The Legend of Zelda: Phantom Hourglass hands-on

Friday 12 May 2006
Were you one of those people that really had to struggle with the Saturday morning graphics of 2003's Legend of Zelda: The Wind Waker? Well, get over it, because the 'toon style is back and this time you're only going to be using the DS' stylus to save the day.

Phantom Hourglass seemingly ignores every button on the handheld, forcing you to guide Link through Hyrule by pointing and sliding the stylus across the touch screen. A fairy accompanies the pointy-eared hero, advising him where to run, jump or swing his sword. Slashing monsters, flipping switches, reading signs or talking to townspeople is accomplished by simply tapping them with the stylus.

Removing most of the button functionality hasn't trimmed away any signature moves, though. By directing the fairy all the way to one side of the screen, Link will run and roll (a common way to clear some ground a little quicker). Tapping the ground near the intrepid elf will make him drop whatever item he's carrying on his head, while tapping further away makes him toss the object like a projectile weapon. Finally, twirling the stylus in a circle around Link makes him execute a spin attack.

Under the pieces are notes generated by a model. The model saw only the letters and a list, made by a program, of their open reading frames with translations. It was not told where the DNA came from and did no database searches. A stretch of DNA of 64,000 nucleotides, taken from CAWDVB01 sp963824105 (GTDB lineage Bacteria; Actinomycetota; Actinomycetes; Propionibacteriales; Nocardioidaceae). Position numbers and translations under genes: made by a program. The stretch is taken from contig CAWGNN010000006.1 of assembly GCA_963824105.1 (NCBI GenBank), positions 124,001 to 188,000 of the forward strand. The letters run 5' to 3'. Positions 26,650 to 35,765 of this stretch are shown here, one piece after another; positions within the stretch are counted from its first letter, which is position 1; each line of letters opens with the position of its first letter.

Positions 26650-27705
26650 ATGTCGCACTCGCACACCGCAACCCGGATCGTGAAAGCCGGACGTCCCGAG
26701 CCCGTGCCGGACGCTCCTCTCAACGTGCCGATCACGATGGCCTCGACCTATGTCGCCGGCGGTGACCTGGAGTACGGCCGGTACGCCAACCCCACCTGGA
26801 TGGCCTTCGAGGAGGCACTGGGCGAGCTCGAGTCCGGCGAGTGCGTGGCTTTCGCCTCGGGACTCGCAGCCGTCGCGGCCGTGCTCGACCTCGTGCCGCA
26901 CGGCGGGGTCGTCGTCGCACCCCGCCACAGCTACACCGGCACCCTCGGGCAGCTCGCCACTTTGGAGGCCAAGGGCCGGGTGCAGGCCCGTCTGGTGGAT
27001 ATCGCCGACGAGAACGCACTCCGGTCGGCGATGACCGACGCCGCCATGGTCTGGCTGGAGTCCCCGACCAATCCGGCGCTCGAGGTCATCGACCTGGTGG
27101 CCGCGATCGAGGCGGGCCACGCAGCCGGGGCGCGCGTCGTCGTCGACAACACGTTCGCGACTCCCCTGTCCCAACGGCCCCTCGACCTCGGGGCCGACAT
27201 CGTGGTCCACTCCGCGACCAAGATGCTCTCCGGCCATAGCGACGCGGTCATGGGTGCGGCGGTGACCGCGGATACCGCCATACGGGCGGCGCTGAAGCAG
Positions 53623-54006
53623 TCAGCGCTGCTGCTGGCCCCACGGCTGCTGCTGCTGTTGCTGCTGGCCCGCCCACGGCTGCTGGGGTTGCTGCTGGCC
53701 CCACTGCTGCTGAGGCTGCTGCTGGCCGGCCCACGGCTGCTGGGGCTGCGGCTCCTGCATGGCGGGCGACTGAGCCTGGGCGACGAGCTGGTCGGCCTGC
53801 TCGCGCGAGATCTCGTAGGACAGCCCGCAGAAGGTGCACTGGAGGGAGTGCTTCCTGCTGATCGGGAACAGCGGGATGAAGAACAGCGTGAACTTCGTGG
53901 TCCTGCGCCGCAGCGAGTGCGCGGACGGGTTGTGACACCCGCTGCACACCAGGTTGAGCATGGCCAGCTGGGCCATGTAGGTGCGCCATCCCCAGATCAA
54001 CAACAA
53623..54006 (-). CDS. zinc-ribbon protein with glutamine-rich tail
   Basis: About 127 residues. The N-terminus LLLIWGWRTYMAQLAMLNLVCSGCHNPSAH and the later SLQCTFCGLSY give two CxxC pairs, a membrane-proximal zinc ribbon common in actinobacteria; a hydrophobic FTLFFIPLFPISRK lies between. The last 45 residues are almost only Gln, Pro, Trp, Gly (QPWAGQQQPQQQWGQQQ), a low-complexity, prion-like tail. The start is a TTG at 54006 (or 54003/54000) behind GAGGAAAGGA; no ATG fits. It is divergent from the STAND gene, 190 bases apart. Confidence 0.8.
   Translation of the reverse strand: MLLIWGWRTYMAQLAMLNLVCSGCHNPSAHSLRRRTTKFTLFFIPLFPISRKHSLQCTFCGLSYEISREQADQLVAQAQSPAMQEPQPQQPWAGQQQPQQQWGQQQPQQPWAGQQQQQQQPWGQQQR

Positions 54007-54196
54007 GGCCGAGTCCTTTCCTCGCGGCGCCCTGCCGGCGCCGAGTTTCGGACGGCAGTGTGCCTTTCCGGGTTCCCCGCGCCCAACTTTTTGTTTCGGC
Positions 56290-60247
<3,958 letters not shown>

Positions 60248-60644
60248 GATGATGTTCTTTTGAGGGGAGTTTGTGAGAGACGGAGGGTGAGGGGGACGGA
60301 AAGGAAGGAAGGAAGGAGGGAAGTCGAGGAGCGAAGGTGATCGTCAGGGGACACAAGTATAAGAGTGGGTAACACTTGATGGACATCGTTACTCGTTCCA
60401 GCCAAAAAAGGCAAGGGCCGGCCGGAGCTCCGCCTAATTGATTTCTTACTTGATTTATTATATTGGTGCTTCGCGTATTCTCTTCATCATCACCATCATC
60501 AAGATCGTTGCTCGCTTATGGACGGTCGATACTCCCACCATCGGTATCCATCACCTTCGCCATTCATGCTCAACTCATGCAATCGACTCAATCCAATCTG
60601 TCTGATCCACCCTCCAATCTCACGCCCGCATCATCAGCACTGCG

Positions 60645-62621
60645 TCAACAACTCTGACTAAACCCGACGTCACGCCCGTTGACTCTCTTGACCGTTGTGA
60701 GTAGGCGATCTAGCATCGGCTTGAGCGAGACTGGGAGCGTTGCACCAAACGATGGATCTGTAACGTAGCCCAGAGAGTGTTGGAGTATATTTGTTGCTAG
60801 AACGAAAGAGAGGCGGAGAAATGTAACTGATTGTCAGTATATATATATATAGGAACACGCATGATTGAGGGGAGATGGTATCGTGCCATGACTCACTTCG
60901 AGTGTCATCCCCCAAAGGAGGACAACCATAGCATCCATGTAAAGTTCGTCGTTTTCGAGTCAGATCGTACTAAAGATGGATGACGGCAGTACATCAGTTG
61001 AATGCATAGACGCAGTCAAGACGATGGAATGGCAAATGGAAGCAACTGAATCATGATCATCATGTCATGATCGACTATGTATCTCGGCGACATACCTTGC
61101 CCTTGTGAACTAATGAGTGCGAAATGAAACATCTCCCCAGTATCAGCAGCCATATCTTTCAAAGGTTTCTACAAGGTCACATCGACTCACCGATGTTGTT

In all honesty, having the stylus constantly in the way of the screen takes some getting used to and not being in direct control of Link, at times, makes you feel a little detached from the action. We're hoping that this feeling will gradually evaporate over the course of the adventure.

If there's one complaint we all shared about Wind Waker, it would have to be the time spent sailing the game's vast ocean. The waterlogged world returns in Phantom Hourglass, but from what we've played it seems slightly more manageable. You can literally draw a sailing path on the map and your boat takes off on its own. You can't skip ahead and just 'arrive' at your destination, but you do get to man the ship's novelty-sized cannon for blasting seaborne creatures.

Brett Elston

A fomer Executive Editor at GamesRadar, Brett also contributed content to many other Future gaming publications including Nintendo Power, PC Gamer and Official Xbox Magazine. Brett has worked at Capcom in several senior roles, is an experienced podcaster, and now works as a Senior Manager of Content Communications at PlayStation SIE.